Nobody is listening
Rabbi Yaakov Meidan is the rabbinical authority who is the source of legitimization for those in the territories who are trying not to burn all the bridges and not enter into a total confrontation with the state and the army.
Is Israel being torn apart? Does the protest campaign of the disengagement opponents signal a deep internal rift? Has the process of dividing the land become a challenge to Israeli sovereignty?
Rabbi Yaakov Meidan is not one of the extremist rabbis of Yesha (acronym for Judea, Samaria and Gaza). On the contrary, over the years he has been engaged in attempts at dialogue with the secular public. He and Prof. Ruth Gavison of the Hebrew University of Jerusalem's Faculty of Law drew up a pact concerning religion-state affairs. Together with Major General (res.) Uzi Dayan, he formulated the "Brothers Dialogue" covenant to prevent refusal by soldiers to obey certain orders. Over the past few months, he also tried to draw up another covenant to cool down the struggle and define its rules.
But now, after the attempt at dialogue has failed, Rabbi Meidan is on fire. He is trying to control himself, but has difficulty doing so. He is mood-swinging between the desire to preserve the linchpin of the state framework and his feeling that a severe wrong has been done. Between the desire to express vigorous opposition to the uprooting and the desire not to refuse an order. Between disengagement and settlement. Between the State of Israel and the Land of Israel.
Recently, he set forth his position on the disengagement question in terms drawn from the story of "King Solomon's judgment" - except that in his commentary, which is based on the writings of Rabbi Avraham Yitzhak Kook, the real mother has to avoid simultaneously the rending of the child and giving him up altogether.
Meidan settled in Gush Etzion - a bloc of settlements south of Bethlehem - 36 years ago and is a graduate of the first class of the large Har Etzion hesder yeshiva (combining religious studies and military service) in the settlement of Alon Shvut. He will become the yeshiva head at Hanukkah. Fifty-five years old and the father of seven children, Rabbi Meidan is tall, light of foot, energetic and sharp. Even though he is not as well well-known as Rabbis Moshe Levinger, Yoel Bin-Nun and Menachem Fruman, his influence today is far greater than theirs. He is a member of the inner team of settler leaders trying to reach agreements with the Israel Defense Forces (IDF) on limiting and restraining the anti-disengagement struggle. He is the rabbinical authority who is the source of legitimization for those in the territories who are trying not to burn all the bridges and not enter into a total confrontation with the state and the army. Nevertheless, even Meidan finds himself being pushed into a corner. Hoping and despairing. Believing and distraught. On the brink of the abyss.
Rabbi Meidan, how difficult is this moment?
It is beyond terrible. Beyond terrible. Understand: we are being judged as the ruined city, of which it is said that it shall not be rebuilt. We are being judged as a camp of lepers.
How severe is the crisis?
"The crisis is of dual significance. One is to take Jews who finally arrived here after 2,000 years of exile so that they would never again be driven from their homes and to drive them from their homes forcefully. After 2,000 years of exile, in which we dreamed of having a state from which we would not be driven out, that dream has been shattered. Suddenly it turns out that Jews can be expelled. Suddenly it turns out that homes of Jews can be laid waste. That Jewish graves can be uprooted. After 50 years in which we thought that none of this was possible, this act returns us in large measure to the tragic Jewish situation of pre-Zionist times.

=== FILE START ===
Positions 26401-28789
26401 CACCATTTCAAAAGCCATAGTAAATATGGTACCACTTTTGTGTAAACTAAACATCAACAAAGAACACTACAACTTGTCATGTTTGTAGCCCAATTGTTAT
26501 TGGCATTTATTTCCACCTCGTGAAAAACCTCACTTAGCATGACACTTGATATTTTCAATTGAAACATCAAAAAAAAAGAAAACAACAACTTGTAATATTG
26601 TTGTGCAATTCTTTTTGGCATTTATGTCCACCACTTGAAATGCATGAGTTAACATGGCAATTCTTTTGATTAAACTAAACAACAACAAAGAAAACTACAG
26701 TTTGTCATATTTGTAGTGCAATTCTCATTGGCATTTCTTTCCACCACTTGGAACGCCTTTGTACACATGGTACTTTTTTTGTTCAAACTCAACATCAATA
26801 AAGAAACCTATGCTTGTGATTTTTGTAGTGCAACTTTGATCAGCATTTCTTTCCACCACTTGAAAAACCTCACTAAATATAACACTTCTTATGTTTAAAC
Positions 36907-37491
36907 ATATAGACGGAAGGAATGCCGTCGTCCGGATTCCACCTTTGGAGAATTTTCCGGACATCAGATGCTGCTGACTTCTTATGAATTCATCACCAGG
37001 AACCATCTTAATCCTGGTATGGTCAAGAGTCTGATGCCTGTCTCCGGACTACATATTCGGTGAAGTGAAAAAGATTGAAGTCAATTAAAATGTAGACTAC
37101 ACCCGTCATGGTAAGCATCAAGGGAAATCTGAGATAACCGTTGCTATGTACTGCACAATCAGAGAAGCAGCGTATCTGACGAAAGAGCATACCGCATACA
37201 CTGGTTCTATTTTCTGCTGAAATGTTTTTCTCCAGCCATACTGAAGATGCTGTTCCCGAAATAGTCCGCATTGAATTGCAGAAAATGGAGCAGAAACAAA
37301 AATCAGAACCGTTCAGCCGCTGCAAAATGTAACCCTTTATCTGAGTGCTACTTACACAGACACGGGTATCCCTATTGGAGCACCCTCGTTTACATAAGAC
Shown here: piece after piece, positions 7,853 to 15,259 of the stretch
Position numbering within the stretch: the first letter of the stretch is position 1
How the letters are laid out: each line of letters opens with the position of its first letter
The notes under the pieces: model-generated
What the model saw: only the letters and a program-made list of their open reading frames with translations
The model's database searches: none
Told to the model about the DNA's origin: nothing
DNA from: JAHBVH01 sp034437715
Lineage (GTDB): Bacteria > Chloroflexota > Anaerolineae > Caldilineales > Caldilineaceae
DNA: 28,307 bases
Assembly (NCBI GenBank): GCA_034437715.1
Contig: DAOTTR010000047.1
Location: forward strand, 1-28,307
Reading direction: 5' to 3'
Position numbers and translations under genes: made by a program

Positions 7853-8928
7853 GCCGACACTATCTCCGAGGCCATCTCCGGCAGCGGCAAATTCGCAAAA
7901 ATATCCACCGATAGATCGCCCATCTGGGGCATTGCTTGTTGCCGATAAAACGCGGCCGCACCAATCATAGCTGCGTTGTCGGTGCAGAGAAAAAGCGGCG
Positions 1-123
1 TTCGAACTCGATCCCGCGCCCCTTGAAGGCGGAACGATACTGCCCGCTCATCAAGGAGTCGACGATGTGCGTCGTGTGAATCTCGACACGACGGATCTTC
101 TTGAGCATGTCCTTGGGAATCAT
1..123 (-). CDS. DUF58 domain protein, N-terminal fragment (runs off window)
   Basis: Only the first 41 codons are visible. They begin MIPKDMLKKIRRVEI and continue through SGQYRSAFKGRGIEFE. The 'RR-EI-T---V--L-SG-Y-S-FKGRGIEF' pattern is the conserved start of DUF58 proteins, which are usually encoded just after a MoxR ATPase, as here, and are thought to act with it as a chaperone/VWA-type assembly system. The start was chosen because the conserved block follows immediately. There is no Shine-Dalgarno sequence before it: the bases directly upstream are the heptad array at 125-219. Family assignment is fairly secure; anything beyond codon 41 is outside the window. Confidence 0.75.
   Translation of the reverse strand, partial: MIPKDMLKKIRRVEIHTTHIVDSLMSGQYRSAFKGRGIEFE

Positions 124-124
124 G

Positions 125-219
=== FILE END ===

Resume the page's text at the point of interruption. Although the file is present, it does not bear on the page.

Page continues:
"But there is also a second crisis. Decades ago, our public, the religious-Zionist public, made a strategic decision to live together with secular Zionism; together with the public that is not religiously observant. We decided to forge an alliance. An alliance based on love for this land. On the desire for the revival of the state. Now that alliance has been broken. Those who went with us hand in hand to every place, including into the fire, have plunged a knife in our back."
Who plunged a knife in your back?
"I would prefer not to name names. That is the lesson I drew from what happened 10 years ago, before Rabin's assassination. But I say that there were those who were out to get religious Zionism in order to plunge a knife into its back. There were those who decided to thrust religious Zionism 30 years back, to restore it to its natural size, to its previous place."
What you are saying is very grave. You are saying that disengagement is not only the evacuation of territory and of settlements; that it is also an attempt by the secular public in Israel to assault the national-religious public.
"I am very sensitive to the word 'evacuation.' We are not dust. We are not hametz of Passover eve. We are not some dirt on the table that is evacuated. We have roots. We struck deep roots both in the dunes of Gush Katif [the Gaza Strip settlement bloc] and also in the hard rocks of Gush Etzion and other places. So this is not an evacuation. We are not being wiped off the table; we are being uprooted. And uprooted with great difficulty.
"To address your substantive point: my complaints are not against the secular public as a whole. In our meetings with the broad public, there is a good, warm feeling, which encourages support. Had it not been for that support, I would have found it difficult to survive these last months. The problem is with the secular elites. In the attitude of those elites I have the feeling of a knife in the back."
Do you truly believe the secular elite has risen up against you in order to destroy you?
So from your point of view the disengagement is not a strategic move - justified or not - but a deliberate attempt to break the religious Zionist movement?